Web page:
By Richard Console on March 24, 2015 - Comments off

Right now, an estimated 5,300,000 Americans live with permanent disabilities that stem from a traumatic brain injury (TBI). For many TBI survivors, life with a brain injury is a daily struggle. For some, the physical symptoms linger on, changing how they move and walk – or, for that matter, if they can walk. For others who manage excellent physical recoveries but continue to suffer cognitive and behavioral symptoms, a TBI becomes an “invisible injury” – one that never stops impacting their lives, but which seems even more frustrating when others downplay the injury simply because they can’t see it.

These survivors want the same things that all of us want: their health, a purpose, and love and acceptance. For them, though, getting those things can be difficult when they have to fight to overcome debilitating symptoms every day. While there’s no question that a traumatic brain injury can be a life-changing injury, there’s hope for survivors and the loved ones who take care of them. There’s currently no “proven treatment for promoting recovery” in TBI patients, Harvard Magazine reported, but there are a number of researchers investigating a wide range of possibilities for better detecting and treating TBIs.

TBI rehabilitation therapyMany TBI patients must relearn to walk and redevelop their balance and coordination. New innovations could mean that patients sustain less significant damage or can make a more complete recovery. Photo Credit: Flickr.

Check out five of the most inspiring breakthroughs in brain injury treatment below.

1. Blood-Based Biomarkers

Among the most challenging aspects of treating a brain injury is how much TBI cases vary from one another. No two are alike, according to the Brain Injury Association of America. Doctors typically use the Glasgow Coma Scale to classify brain injuries as mild, moderate, or severe, but only on the patient’s initial injury and response factor into these classifications. They don’t necessarily have much to do with the patient’s prognosis, and a lucid interval – in which a patient seems fine after a brain injury but later deteriorates – can mean that a serious injury goes unrecognized.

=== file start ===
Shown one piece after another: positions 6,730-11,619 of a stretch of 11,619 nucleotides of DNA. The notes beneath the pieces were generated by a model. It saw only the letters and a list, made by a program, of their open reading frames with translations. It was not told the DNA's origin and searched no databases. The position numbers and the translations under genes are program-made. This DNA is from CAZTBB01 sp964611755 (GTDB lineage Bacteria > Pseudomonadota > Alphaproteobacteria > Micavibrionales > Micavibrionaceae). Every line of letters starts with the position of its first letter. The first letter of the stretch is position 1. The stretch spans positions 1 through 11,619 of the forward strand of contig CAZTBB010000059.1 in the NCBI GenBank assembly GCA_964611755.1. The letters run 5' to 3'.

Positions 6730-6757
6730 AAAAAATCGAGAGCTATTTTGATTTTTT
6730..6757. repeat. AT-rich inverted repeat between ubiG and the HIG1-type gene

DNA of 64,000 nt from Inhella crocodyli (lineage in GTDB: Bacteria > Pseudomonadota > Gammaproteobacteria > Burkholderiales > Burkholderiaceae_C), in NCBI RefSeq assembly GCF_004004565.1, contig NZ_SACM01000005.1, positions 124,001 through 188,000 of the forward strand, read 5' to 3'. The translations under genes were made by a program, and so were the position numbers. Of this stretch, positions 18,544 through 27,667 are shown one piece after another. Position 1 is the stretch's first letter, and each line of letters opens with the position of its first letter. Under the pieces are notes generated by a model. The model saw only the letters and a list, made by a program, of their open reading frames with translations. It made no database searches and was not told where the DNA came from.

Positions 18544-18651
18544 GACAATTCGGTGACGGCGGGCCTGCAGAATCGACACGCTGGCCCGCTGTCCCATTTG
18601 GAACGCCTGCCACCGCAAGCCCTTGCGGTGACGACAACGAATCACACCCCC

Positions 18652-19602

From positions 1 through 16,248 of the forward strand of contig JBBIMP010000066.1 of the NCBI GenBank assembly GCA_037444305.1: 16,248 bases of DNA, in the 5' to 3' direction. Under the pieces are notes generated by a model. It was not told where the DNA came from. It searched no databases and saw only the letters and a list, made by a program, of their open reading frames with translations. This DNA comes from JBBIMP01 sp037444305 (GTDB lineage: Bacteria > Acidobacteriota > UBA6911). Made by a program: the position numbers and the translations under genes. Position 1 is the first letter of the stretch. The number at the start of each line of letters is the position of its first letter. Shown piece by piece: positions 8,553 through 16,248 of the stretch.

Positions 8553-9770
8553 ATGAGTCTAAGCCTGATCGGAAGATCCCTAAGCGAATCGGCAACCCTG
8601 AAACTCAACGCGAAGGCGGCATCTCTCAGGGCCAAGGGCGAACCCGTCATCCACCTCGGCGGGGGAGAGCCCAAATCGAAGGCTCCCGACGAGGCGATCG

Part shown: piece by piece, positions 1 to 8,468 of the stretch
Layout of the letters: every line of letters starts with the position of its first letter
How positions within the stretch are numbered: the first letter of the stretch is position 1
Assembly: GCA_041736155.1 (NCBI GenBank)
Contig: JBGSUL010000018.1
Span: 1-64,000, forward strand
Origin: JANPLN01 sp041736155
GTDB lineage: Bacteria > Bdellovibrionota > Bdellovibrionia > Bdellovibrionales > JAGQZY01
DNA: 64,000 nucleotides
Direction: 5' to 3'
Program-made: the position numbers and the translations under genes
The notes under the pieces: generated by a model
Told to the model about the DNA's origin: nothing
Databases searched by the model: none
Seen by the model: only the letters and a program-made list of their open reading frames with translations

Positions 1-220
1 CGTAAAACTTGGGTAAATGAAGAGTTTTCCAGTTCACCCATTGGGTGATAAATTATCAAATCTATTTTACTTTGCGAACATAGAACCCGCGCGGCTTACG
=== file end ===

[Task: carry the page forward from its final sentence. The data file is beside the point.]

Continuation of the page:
Scientists are now looking to biomarkers, or biological indicators, in the blood to help them differentiate between brain injuries of different severities. For example, there may be an increase of a specific biomarker in the blood of a patient with a severe injury that wouldn’t be present in a patient with a mild injury, Managed Care reported. When doctors are better able to determine the severity of an injury, they can make sure patients get the right care at the right time, and that could make a big improvement in their prognoses.

2. Pharmaceutical Treatments

While many brain injury survivors take medications to treat symptoms such as seizures, pain, and depression, there are currently no drugs that actually treat traumatic brain injuries (TBIs) themselves. Yet drug-based treatment could be the future of TBI management, according to the Daily Times. Researchers have identified a naturally occurring compound called humanin, one type of which reduced impairment in mice with brain injuries. If this treatment method is ultimately found to be successful in human beings, too, then there would finally be a medication that treats the injury instead of just addressing its symptoms.

Scientists elsewhere are researching the possibility that they could develop a medication that will disrupt a chemical process that occurs in brain injuries, reducing the damage to neurons and blood vessel cells inside the brain, Harvard Magazine reported. Such a drug could potentially help even if administered shortly after a head injury – and in the case of high-risk activities, like injuries in combat zones, the drugs could even be given before an injury occurs as a preventive measure.

A University of Texas researcher has discovered and patented compounds that could protect the brain’s neurons if administered immediately after – say, within half an hour of – sustaining a brain injury, potentially stopping the damage in its tracks by stimulating cells called astrocytes. The next step toward making this possibility a reality is to begin phase one of clinical trials, Texas Public Radio reported.